Men aren’t the only people who get all offended-in-their-pants when confronted with the staggering statistics on global male violence. Women get offended, too. Judging by some of the handmaiden-y responses to my article, it seems some (read: straight) women fear that I’m asking them to dump their boyfriends and live on a lesbian separatist commune. Don’t worry, I’m not. Yet.
What I am asking us to do (“us” = female feminists) is try a different approach to feminism.
Mainstream feminism has a habit of focusing on female victimhood. Like so:
- 1 in 6 women will be raped in her lifetime
- 1 in 4 women will be abused by an intimate partner
- Women make ____ cents of every white man’s dollar (the number varies depending on the woman’s race, disability status, etc.)
- Women are unfairly and inhumanely represented in the media
You’ve heard it all before, you don’t need me to repeat it here. And yeah, it’s important to acknowledge women who are beaten, women who are violated, women who are impoverished. Someone needs to be the voice who makes their stories known.
But one problem with victim-centered rhetoric is that it’s easy for anti-feminists to exploit when they don’t want these conversations to happen. “Men get raped/beaten/murdered too!” And it’s true. They do. It’s way too easy to derail a conversation about victimhood because victimhood is easy to turn into a competition. (Oppression Olympics, anyone?)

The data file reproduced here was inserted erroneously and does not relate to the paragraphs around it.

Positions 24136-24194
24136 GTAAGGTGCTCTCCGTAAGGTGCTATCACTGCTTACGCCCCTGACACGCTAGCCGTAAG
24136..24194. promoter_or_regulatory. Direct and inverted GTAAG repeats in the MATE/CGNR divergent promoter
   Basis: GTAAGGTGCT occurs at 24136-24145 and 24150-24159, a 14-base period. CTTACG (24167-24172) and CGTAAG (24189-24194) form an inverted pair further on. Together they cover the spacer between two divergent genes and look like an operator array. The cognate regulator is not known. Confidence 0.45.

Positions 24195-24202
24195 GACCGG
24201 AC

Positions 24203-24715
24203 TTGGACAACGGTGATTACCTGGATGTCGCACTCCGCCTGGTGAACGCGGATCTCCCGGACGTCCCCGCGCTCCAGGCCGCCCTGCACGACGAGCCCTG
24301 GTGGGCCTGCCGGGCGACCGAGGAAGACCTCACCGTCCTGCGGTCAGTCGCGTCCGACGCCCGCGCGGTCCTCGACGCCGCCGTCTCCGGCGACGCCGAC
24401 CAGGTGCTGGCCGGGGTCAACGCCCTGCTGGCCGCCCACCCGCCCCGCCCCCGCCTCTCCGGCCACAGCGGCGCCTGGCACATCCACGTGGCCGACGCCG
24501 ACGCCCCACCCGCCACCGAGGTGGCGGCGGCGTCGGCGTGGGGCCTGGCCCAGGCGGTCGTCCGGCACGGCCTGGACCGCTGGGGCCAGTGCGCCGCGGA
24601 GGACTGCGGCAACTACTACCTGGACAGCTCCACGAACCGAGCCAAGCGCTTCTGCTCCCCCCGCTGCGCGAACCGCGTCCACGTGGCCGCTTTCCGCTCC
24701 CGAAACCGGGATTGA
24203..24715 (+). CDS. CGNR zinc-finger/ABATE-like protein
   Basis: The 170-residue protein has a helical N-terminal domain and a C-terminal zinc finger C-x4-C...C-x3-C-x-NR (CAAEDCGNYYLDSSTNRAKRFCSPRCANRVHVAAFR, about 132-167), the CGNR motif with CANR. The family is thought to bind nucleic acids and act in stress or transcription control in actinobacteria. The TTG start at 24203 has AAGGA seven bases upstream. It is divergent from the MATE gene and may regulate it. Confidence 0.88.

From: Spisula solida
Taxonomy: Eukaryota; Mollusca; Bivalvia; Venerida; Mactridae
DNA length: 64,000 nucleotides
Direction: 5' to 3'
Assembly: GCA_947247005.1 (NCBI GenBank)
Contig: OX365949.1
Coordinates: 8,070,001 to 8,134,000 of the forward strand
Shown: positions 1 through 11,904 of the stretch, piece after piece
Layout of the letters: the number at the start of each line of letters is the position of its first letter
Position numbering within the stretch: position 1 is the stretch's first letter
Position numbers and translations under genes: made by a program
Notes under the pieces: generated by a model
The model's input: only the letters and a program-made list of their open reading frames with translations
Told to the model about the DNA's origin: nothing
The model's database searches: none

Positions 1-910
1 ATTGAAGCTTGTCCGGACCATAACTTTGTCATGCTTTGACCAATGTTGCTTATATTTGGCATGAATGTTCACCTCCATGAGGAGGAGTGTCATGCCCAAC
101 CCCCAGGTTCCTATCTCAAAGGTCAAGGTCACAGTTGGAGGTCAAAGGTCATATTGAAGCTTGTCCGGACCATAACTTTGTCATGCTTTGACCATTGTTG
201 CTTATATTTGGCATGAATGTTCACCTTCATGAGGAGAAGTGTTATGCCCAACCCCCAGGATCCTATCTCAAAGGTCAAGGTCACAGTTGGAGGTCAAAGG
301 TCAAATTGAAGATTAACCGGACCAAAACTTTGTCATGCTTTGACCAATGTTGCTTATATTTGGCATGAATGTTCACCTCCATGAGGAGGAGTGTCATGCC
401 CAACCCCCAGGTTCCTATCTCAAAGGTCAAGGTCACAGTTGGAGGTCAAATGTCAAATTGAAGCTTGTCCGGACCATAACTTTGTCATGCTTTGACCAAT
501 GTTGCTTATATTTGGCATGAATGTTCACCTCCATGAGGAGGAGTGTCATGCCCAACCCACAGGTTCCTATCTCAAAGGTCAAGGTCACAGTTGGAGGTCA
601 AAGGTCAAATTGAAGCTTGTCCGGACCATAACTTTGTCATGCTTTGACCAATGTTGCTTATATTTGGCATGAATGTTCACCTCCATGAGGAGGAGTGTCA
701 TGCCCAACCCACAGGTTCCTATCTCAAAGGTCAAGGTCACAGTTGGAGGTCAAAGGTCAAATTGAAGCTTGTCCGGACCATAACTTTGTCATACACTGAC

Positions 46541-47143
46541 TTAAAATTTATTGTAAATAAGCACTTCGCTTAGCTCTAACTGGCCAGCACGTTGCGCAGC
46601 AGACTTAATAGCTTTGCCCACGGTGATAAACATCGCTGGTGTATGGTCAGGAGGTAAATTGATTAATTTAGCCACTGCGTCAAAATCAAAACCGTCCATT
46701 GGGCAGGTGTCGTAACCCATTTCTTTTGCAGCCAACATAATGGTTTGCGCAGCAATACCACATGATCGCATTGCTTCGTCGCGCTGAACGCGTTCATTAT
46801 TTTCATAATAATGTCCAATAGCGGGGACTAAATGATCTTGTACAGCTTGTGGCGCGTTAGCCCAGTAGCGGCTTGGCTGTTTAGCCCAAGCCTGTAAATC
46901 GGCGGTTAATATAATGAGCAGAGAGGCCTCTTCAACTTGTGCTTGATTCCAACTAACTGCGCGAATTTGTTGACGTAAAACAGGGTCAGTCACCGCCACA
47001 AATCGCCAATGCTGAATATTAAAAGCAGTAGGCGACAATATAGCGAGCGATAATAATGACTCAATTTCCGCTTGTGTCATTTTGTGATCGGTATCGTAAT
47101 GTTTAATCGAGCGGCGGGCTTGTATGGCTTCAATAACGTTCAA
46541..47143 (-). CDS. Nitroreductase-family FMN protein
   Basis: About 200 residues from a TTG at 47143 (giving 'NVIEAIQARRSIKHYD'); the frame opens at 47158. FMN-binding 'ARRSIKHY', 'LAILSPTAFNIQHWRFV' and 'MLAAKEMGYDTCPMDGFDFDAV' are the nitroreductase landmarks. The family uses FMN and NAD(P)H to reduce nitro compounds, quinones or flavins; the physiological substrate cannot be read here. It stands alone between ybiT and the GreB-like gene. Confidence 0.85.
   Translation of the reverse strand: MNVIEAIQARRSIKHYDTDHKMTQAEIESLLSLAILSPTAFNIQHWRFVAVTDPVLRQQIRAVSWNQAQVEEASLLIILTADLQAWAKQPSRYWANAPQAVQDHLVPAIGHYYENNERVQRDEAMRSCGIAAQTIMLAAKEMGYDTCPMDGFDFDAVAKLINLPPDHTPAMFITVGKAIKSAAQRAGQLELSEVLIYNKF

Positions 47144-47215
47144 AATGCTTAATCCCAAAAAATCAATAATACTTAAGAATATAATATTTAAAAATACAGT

Another problem with mainstream feminist rhetoric is that it portrays these women-victims as though they exist in a vacuum. Like they came out of nowhere. “And then suddenly this woman with bruises all over her body just kinda, materialized, from thin air! It was so weird! Whoa, look — there’s another one! And another one! Where are they coming from?”
Give me a break. Let’s stop pretending violence just happens to women, or it’s just the way things are, or that we don’t know where women’s collective injuries are coming from.
Commence the dreaded questioning process!
- “Women are raped” — yes, but by whom?
- “Women are beaten” — yes, but by whom?
- “Women are impoverished” — yes, but by whom?
- “Women are unfairly represented in the media” — yes, but by whom?
- “Men get raped/beaten/murdered too!” — yes, but by whom?
It’s okay, you can say it. It’s men. If you’re going to talk about the victims of violence, you need to talk about the perpetrators.
I understand why women don’t want to challenge men this directly. We share this planet with them. And there aren’t many things scarier than the prospect that half the human population can’t be trusted.
Also: we love men. We don’t just love men, we loooo0Ooooo00OOooooOOOoo0ove men. They’re our brothers, our fathers, our uncles, our sons, our friends, our partners, our mentors….
But, as James Baldwin so strikingly put it, “If I love you, I have to make you conscious of the things you don’t see.”
Naming the problem doesn’t make you a man-hater or a bitch or a cunt. It makes you aware. It means you’re sane. And let’s face it, feminist or not, polite or not, as long as you’re a woman, they’ll call you misogynist slurs anyway. As Mary Daly put it, “I know that I will be punished just as much for being an itty-bitty feminist as for going the whole way. And so I go the whole way.”
Let’s go the whole way, shall we?